Near-Surface Structure of Plasma Polymer Films Affects Surface Behavior in Water and its Interaction with Proteins
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Using low pressure plasma polymerization, nano-scaled oxygen-rich plasma polymer films (CO) were deposited onto pristine silicon wafers as well as on nitrogen-containing plasma polymer (CN) model surfaces. We investigate the influence of the nature of the substrate as well as a potential sub-surface effect emerging from the buried CO/CN interface, just nanometers below the surface. X-ray Photoelectron Spectroscopy and Time-of-Flight Secondary Ion Mass Spectrometry revealed two important phenomena that occurred during the deposition of the terminal CO layer: (1) a strong degree of oxidation, already for 1 nm nominal thickness, and (2) a gradual transition in chemical composition between the two layers, clearly indicating that effectively a vertical chemical gradient results, even when a two-step coating process was applied. Such terminal gradient film structures were used to study film stability in aqueous environments. Molecular rearrangements were scrutinized in the top-surface in contact with water and we found that the top-surface chemistry and wetting properties of the oxygen-rich termination layer matched those of thick CO reference coatings. Nevertheless, the adsorption of green fluorescent protein (GFP) was observed to be sensitive to the CO terminal layer thickness. Namely, an enhanced protein adsorption was observed for 1–2 nm thick CO layers on CN, whereas a significantly reduced protein adsorption was seen on ≥ 3 nm thick CO terminal layers. We conclude that both, surface and sub-surface conditions significantly affect protein adsorption as opposed to the traditional consideration of surface properties alone.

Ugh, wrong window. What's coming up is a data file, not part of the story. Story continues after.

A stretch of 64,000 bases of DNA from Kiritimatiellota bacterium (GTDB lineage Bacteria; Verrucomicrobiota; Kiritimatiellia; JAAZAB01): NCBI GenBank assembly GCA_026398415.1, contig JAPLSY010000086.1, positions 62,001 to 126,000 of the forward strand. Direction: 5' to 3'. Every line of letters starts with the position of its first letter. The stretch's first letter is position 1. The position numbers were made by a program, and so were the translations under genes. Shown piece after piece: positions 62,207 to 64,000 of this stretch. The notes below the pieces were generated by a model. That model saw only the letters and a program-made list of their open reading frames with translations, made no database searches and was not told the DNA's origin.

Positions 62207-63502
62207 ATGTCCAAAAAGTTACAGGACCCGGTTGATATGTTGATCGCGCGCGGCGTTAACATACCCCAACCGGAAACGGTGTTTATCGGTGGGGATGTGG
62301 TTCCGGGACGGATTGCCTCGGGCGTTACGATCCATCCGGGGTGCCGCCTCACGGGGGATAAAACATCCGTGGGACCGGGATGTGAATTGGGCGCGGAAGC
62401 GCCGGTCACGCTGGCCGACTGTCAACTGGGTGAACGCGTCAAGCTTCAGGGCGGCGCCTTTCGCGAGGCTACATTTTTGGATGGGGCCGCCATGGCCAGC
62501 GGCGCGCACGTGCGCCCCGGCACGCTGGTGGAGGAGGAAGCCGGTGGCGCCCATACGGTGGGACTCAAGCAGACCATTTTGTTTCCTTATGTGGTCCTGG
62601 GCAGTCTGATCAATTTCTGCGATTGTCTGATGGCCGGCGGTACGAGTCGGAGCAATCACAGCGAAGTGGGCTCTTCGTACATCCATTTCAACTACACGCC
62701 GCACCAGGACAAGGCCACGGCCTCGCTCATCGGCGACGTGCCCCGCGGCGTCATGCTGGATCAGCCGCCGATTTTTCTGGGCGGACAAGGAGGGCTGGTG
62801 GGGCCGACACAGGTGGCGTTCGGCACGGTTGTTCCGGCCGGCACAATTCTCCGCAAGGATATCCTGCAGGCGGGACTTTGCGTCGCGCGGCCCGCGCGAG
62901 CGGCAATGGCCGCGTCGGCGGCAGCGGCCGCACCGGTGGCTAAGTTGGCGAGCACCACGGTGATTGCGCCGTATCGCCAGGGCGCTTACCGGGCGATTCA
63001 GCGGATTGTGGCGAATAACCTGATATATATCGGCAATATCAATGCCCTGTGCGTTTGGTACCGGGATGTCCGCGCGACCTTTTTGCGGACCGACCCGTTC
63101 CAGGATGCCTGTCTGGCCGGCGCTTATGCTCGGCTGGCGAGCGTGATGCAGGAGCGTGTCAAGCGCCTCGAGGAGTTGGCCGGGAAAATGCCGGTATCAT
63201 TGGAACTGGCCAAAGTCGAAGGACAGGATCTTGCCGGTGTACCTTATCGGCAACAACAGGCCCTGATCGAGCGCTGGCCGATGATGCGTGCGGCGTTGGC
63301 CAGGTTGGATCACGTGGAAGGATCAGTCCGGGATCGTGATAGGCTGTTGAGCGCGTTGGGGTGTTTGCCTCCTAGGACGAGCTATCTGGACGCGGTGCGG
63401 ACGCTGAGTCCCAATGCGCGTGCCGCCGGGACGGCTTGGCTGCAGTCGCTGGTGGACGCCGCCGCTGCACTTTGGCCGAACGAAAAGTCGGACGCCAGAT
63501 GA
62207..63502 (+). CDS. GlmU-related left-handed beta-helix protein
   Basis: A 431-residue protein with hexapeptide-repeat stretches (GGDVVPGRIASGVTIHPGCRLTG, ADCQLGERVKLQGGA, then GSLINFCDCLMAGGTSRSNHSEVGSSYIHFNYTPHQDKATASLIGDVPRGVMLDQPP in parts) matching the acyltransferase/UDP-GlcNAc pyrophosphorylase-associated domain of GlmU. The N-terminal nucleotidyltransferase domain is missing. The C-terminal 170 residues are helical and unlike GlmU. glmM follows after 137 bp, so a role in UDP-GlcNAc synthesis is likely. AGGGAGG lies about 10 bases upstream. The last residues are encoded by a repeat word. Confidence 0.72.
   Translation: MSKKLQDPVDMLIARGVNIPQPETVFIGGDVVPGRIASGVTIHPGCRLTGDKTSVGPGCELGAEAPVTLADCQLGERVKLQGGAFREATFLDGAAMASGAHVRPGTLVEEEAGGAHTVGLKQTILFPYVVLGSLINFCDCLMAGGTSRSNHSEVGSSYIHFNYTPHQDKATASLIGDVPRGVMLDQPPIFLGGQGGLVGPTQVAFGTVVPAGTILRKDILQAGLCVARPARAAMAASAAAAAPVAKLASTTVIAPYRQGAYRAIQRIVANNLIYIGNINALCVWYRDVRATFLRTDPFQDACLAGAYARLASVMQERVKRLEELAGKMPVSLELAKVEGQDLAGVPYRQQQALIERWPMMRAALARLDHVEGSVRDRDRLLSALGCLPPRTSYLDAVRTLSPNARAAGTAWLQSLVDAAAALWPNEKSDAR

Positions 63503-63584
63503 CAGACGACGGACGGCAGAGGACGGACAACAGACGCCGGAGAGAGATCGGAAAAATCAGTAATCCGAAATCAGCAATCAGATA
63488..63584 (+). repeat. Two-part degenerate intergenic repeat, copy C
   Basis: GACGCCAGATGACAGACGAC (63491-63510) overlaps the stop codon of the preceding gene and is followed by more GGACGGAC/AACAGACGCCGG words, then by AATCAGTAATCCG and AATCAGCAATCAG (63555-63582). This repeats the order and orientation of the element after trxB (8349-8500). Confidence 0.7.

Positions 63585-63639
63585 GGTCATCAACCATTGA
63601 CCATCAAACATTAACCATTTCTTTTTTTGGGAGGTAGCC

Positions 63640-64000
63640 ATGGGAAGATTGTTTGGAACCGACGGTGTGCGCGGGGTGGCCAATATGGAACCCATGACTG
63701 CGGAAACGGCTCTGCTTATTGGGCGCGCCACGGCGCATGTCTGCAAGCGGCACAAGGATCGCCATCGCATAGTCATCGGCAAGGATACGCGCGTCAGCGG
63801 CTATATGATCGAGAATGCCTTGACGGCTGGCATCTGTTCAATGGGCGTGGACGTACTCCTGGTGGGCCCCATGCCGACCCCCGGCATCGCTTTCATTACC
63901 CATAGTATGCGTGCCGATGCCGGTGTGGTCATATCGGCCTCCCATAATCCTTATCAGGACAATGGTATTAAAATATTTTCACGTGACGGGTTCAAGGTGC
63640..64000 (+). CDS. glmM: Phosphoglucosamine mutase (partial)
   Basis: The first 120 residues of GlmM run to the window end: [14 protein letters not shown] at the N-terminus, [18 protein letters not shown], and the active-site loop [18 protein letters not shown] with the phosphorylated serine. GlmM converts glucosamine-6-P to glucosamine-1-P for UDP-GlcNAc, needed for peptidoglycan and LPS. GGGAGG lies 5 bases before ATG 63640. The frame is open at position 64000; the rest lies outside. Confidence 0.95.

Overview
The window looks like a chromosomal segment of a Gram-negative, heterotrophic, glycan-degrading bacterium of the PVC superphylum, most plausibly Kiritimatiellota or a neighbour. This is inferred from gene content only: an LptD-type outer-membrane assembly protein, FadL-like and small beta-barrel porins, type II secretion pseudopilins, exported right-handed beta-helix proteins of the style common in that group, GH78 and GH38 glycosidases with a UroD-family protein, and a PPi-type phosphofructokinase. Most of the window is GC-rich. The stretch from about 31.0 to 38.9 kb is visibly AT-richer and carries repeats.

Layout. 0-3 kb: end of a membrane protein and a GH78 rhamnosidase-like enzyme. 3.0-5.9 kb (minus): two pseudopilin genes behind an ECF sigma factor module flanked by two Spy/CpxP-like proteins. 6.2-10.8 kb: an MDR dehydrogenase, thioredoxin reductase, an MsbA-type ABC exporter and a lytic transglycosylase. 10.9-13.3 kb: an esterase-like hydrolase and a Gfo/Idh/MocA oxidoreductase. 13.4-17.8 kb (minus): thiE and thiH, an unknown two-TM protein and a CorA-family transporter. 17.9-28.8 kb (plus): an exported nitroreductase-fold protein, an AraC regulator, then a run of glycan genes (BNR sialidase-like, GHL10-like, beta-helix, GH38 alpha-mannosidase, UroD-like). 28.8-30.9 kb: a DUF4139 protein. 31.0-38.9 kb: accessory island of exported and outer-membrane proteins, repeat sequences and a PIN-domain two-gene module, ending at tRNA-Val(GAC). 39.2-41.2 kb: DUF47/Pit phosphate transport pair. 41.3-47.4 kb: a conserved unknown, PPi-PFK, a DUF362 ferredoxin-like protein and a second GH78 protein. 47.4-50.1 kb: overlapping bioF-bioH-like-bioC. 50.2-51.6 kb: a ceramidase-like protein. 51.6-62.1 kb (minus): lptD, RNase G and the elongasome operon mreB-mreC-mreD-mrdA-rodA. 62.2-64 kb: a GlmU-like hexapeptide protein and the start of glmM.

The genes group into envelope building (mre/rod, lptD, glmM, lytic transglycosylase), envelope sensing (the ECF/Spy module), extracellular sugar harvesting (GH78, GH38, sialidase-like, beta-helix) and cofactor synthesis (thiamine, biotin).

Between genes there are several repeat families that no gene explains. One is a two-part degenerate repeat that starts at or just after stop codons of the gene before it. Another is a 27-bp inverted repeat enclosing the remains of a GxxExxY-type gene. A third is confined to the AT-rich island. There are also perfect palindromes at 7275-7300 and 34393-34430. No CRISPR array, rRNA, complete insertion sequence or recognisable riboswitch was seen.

KeywordsPlasma deposition Vertical gradient film Chemical depth profiling Surface properties Protein adsorption
M. V. and D. H. gratefully acknowledge the Swiss National Science Foundation (SNSF, Bern) that funded this study under Grant No. IZ73Z0_152661 (SCOPES). A. C. and G. G.-G. like to acknowledge support by the Swiss National Science Foundation as part of the NCCR Molecular Systems Engineering as well as Prof. Wolfgang Meier. G. G.-G. thanks the German Academic Exchange Service (DAAD) for a postdoctoral fellowship. G. F. also would like to thank Erik Mailand for the technical assistance in the expression and purification of GFP.
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